Nazi-era German film star Marika Rökk 'was a Soviet KGB spy during 1940s', newly declassified records reveal

The actress was 'groomed' to be a film star by Nazi propaganda minister Joseph Goebbels 

Roisin O'Connor
Tuesday 21 February 2017 12:19 GMT
Marika Rokk
Marika Rokk

Popular German film star Marika Rökk was suspected of being a Soviet spy, newly declassified records have revealed.

The actress became famous during Nazi and post-war era Germany after Nazi propaganda minister Joseph Goebbels decided Germany needed a film icon to rival Hollywood stars such as Ginger Rogers and Rita Hayworth.

But according to declassified intelligence reports, Rökk may have been part of a spy ring that worked for the KGB that passed secrets over to Moscow, and was suspected as such for more than 50 years.

She was first identified as a possible KGB agent in 1951 by west Germany's Gehlen Organisation, which was reportedly concerned by her "connections with Soviet authorities".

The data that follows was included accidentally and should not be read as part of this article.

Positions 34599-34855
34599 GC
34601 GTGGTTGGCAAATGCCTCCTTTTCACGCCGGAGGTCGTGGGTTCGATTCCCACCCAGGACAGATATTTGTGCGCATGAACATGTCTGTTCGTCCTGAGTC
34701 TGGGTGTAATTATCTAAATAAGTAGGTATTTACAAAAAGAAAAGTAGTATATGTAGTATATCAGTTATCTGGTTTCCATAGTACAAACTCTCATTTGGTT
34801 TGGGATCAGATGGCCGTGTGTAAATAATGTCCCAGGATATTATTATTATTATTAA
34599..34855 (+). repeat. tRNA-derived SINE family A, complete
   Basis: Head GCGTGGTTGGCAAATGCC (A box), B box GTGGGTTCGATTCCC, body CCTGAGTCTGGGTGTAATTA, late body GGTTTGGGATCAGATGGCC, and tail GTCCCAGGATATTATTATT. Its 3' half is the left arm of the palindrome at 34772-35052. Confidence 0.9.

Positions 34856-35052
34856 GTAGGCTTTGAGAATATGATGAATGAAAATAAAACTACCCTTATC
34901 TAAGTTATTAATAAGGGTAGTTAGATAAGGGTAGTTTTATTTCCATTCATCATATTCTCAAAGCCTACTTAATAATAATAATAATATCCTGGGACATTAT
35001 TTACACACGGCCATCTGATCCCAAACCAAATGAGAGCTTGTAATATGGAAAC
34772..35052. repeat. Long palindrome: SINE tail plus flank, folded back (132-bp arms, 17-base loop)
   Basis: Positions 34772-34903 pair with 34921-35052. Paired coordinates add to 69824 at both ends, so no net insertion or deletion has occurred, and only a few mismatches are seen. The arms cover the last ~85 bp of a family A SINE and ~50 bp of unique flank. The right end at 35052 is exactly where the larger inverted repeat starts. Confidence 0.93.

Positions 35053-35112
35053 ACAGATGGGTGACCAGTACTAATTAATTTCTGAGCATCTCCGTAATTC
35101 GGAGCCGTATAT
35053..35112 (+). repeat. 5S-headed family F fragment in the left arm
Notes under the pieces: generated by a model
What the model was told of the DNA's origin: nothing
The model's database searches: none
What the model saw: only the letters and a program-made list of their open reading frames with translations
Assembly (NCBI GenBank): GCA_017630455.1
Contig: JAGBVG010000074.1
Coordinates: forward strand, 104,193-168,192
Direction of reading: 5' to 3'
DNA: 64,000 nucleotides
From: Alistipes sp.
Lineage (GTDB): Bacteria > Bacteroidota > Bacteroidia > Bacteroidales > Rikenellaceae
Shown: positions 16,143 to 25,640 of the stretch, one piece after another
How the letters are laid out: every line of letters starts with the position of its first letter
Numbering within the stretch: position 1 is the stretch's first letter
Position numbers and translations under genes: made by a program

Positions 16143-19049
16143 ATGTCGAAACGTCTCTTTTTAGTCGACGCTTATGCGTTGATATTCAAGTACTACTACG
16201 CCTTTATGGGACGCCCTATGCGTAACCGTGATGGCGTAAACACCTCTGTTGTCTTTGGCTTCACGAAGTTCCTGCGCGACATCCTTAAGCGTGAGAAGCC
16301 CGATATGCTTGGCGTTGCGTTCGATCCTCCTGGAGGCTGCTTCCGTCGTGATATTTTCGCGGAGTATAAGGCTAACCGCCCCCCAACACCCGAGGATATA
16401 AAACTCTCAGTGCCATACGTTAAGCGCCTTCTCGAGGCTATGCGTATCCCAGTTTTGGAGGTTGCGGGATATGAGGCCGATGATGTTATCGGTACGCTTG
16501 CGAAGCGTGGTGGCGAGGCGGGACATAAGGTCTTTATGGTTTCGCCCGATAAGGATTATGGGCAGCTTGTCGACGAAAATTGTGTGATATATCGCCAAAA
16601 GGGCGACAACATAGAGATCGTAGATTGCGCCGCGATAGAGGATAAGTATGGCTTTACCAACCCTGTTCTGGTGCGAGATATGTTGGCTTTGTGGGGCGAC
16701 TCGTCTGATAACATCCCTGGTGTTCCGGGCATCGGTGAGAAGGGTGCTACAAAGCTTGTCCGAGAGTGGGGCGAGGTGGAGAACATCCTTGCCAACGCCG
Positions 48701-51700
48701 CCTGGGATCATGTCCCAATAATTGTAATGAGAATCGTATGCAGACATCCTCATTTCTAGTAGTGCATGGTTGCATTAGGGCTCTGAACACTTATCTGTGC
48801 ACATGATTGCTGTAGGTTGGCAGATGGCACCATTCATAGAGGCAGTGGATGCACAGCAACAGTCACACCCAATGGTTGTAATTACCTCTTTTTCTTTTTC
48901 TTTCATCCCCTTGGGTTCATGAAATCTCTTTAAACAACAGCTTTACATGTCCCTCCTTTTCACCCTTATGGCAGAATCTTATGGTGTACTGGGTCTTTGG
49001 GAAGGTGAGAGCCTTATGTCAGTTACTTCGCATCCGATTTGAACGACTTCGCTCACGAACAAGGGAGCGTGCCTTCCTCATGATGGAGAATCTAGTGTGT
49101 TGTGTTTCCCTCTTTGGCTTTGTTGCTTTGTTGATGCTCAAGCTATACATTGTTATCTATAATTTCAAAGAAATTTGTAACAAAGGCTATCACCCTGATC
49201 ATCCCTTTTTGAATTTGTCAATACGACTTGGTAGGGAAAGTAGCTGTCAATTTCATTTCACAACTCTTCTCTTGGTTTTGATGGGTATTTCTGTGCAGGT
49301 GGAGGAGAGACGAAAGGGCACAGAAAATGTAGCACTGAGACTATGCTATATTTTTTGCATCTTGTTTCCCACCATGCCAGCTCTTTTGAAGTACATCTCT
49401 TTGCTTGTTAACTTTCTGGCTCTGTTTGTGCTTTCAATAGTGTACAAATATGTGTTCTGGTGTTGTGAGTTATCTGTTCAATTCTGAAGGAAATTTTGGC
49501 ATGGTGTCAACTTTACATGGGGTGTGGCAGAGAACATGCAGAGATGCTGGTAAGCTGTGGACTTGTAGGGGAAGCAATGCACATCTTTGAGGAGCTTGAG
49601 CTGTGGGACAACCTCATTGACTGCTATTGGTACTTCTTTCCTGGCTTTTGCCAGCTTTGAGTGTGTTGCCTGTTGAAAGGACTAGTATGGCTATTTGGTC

It is believed she was recruited as an agent by her manager, Heinz Hoffmeister, who was already working for Soviet intelligence, The Telegraph reports.

What her role was - and what information she could have passed onto Moscow - remains unclear.

Marika Rokk

Rökk was considered to be one of Adolf Hitler's favourite actors and was rumoured to have had an affair with Goebbels.

The Guardian reports that a postcard dated November 1940 was written by Rökk to Hitler, where she thanked him for a bouquet of flowers he sent her. It is currently on display at Berlin's film museum.

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